CLC’s Land Use Series presented two trainings on the new NYSDEC Environmental Assessment Forms (EAF) for the State Environmental Quality Review (SEQR) on March 5 and 30, 2013. The trainings focused on the Short Environmental Assessment Form and the online “Workbook” that has been developed to help municipalities work through the SEQR process. The workbook for the Full EAF is available for public comment through May 20, 2013. The forms will become mandatory for use on October 7, 2013.
Nine Columbia County towns were represented at the Conservation Advisory Council (CAC) Roundtable. The highlight of the evening was a presentation by Claudia Knab-Vispo from the Hawthorne Valley Farmscape Ecology Program (FEP) on work they’ve done on floodplain forests in the County.
The 3rd Roundtable featured guests from the Town of Hyde Park, Emily Svenson, a Town Board member and former CAC member, and Michael Dupree, Planning Board Chair, who spoke about the evolution of their CAC and its relationship with the planning board, particularly how it helps them when working with applicants.
Green infrastructure practices use natural processes to filter pollutants from stormwater runoff and promote groundwater recharge. Learn about the benefits of green infrastructure and tour the library’s green practices.
The roundtable is open to anyone with an interest in Columbia County trails. It will follow up on the first Columbia County Trails Conference held in April 2011 as well as the tremendous planning and design work on county trails since the Conference. Come let us know what you and your group are up to, pool ideas on how to advance trail projects, or just listen in if you need help to get started on trail planning. Staff from the Hudson River Valley Greenway, National Park Service, and others will also join us.
Copake Town Hall
230 Mountain View Road
An update of current efforts to extend the Harlem Valley Rail Trail from Copake Falls to Hillsdale.
For more information, contact Tom Carty of Copake Hillsdale Rail Trail Alliance at 518.610.3008 or Ellen Jouret-Epstein at ellen@clctrustorg or 518.392.5252, ext. 208.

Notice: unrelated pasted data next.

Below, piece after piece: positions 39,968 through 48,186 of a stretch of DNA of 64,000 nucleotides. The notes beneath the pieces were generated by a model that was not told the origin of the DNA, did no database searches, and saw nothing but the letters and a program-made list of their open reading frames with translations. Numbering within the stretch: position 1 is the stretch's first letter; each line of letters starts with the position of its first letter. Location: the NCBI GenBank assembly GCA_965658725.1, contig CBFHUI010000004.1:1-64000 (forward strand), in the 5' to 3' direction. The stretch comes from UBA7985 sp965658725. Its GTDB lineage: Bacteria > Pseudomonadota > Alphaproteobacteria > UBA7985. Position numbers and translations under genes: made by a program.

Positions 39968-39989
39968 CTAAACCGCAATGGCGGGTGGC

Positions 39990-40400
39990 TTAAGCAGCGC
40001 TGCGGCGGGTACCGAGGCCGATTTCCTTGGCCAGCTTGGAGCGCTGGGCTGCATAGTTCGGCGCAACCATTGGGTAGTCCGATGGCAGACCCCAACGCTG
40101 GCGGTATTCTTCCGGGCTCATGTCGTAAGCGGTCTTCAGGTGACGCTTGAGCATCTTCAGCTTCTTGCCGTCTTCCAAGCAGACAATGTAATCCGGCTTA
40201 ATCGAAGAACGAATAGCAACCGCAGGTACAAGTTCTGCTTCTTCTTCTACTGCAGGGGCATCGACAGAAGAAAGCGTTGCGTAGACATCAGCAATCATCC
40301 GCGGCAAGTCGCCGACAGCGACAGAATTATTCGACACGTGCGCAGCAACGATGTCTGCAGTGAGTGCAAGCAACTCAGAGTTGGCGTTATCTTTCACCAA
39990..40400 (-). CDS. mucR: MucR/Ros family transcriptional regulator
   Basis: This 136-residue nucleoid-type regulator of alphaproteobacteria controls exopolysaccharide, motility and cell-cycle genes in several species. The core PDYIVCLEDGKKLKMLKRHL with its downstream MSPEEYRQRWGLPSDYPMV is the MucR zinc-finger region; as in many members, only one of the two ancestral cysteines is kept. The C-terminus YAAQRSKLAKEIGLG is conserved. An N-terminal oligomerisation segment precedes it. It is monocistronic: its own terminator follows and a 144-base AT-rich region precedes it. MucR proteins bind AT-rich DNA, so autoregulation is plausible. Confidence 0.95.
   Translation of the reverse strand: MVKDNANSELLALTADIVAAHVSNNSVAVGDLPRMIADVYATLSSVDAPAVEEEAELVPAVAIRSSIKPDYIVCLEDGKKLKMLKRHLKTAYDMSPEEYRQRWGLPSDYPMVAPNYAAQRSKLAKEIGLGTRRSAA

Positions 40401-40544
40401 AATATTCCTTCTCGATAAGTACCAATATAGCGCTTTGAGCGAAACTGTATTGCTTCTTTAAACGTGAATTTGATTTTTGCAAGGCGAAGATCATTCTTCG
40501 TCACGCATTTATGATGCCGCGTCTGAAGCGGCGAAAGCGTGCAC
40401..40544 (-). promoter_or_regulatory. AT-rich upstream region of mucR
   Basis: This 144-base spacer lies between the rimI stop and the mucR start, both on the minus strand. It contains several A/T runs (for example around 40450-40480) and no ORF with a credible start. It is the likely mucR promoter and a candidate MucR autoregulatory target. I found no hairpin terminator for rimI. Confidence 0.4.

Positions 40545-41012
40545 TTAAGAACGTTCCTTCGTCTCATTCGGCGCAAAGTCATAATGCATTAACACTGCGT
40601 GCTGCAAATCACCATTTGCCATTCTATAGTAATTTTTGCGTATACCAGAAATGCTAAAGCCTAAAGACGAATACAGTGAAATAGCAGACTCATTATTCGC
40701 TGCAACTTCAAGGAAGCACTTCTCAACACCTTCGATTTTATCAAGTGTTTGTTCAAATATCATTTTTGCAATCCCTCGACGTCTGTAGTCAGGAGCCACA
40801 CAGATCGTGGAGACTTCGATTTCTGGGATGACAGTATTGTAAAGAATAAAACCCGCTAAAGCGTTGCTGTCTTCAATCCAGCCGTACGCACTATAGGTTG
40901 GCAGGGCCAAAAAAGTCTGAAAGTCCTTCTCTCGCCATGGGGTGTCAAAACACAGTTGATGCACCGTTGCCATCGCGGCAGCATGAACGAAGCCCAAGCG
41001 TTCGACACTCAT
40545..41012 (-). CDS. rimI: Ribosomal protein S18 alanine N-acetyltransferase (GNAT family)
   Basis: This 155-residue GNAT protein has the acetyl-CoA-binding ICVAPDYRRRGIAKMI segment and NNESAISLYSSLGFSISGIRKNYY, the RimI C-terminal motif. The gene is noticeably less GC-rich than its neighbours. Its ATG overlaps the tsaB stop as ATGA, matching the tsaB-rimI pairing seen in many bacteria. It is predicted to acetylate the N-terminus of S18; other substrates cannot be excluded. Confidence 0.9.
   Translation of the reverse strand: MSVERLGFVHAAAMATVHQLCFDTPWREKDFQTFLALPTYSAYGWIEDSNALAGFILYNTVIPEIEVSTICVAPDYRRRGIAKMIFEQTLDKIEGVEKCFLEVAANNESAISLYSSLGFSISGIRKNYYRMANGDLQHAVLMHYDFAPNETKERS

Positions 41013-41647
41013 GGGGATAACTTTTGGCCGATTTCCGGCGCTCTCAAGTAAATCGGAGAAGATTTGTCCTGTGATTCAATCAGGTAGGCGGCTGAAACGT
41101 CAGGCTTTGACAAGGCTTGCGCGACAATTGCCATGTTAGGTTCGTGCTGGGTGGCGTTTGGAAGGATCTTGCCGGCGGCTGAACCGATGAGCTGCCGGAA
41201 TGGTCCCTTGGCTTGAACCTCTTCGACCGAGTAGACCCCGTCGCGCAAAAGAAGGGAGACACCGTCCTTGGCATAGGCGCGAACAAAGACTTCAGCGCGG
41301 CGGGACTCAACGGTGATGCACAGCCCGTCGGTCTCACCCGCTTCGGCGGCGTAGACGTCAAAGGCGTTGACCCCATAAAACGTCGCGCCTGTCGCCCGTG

A workshop for municipal boards and interested residents on the importance of wetlands and woodlands for healthy water resources, the role local communities can play in protecting these resources, and the planning tools that can be used.. Featured speakers included Marilyn Wyman, Cornell Cooperative Extension of Greene County; Laura Heady and Karen Strong, Biodiversity Outreach Coordinators, Hudson River Estuary Program. The workshop included an exercise led by Gretchen Stevens, Director, Biodiversity Resources Center, Hudsonia Ltd.
Read notes from the second CAC Roundtable.
A workshop to help municipalities create ”agriculture-friendly” communities, based upon the American Farmland Trust (AFT) resource publication, Planning for Agriculture: A Toolkit for Towns and Counties.
We are holding a public forum to discuss policies around dogs at our public conservation areas. All are invited – people who love to walk their dogs at our public conservation areas and those who use the areas without their pet.
Did you know that there are 19 miles of trails on CLC’s Public Conservation Areas alone? That’s in addition to the other community trails and major trail networks that are underway in the county, including the northern extension of the Harlem Valley Rail Trail and Kinderhook-Stuyvesant-Stockport Intermunicipal Trail. Our county has an abundance of abandoned railroad corridors, utility rights-of-way, equestrian trails, and other linkages that could add up to a world-class countywide trail network. Trails are important not only for recreation, education, and personal health, they are also increasingly recognized as an important component in community economic development. On April 2nd, 2011 we convened the first Columbia County Trails Conference on planning for community traills, and we’re enthusiastic about continuing to collaborate to improve trails in the County.
CLC’s introductory workshop on how to form and work with a Conservation Advisory Council (CAC) to protect important natural areas in your town. Many online resources are available.